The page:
Our design addresses the uncomfortable connection between Mid-Century Modernist architecture, the city of Trenton, and black and brown communities. The relationship between people of color and the city has a controversial past. Following Martin Luther King Jr.’s assassination, there was a wave of civil disobedience in 1986 known as the Holy Week Uprising. These riots were a form of grievance from the black and brown communities. Mid-century modernist architecture is associated with urban renewal projects during this time in the area. Urban renewal projects often uprooted minority neighborhoods, causing major distrust between people of color and businesses, banks, realtors, etc. Discriminatory housing policies prevented them from getting houses, white flight to the suburbs impoverished once middle income neighborhoods, and income disparities prevented them from providing for their families.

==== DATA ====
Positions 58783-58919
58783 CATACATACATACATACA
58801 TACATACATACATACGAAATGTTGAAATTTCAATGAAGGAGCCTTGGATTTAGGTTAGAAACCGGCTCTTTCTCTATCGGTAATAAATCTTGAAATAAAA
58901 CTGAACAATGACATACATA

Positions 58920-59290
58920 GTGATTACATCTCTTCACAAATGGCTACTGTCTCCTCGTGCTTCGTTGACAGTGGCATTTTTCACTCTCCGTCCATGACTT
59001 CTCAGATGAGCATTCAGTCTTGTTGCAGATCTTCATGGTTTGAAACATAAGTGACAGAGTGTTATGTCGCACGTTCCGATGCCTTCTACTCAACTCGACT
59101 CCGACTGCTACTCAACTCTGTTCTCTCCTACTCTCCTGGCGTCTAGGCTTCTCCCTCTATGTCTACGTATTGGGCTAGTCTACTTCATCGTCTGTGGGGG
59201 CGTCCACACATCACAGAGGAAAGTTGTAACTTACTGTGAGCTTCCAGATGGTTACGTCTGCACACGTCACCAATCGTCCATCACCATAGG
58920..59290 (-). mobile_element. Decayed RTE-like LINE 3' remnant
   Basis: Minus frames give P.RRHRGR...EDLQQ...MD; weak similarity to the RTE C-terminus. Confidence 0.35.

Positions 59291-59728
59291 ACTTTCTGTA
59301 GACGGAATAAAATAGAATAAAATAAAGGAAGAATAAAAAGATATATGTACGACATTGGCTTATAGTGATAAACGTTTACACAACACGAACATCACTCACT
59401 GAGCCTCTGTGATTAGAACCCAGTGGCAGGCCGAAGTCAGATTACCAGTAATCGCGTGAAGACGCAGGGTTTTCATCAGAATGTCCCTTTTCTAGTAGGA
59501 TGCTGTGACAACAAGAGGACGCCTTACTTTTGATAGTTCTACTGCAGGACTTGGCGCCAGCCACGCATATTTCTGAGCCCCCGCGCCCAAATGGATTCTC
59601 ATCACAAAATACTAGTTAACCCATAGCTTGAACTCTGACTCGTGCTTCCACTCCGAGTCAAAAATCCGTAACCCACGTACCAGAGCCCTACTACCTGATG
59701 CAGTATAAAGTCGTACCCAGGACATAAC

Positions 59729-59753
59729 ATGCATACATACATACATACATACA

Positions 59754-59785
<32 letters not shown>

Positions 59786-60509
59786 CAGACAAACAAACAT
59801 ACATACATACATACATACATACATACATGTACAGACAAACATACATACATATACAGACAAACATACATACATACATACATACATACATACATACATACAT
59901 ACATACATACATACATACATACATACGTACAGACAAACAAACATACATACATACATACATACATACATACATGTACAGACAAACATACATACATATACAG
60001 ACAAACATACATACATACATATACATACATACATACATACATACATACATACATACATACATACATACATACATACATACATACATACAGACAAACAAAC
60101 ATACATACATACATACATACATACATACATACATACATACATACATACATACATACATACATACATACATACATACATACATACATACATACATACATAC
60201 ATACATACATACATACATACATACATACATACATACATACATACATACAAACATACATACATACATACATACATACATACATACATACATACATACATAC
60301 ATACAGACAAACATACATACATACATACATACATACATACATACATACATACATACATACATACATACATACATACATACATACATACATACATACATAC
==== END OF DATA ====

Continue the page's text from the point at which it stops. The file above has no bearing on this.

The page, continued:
Typically, a designer would take the material of the buildings, white marble, and extend that white marble into the landscape. Instead, we turn this history inside out–extending the black marble of the exterior of the State Archives into the front yard of the NJ Cultural Complex. This black marble has brown veining that represents the demographics of Trenton today.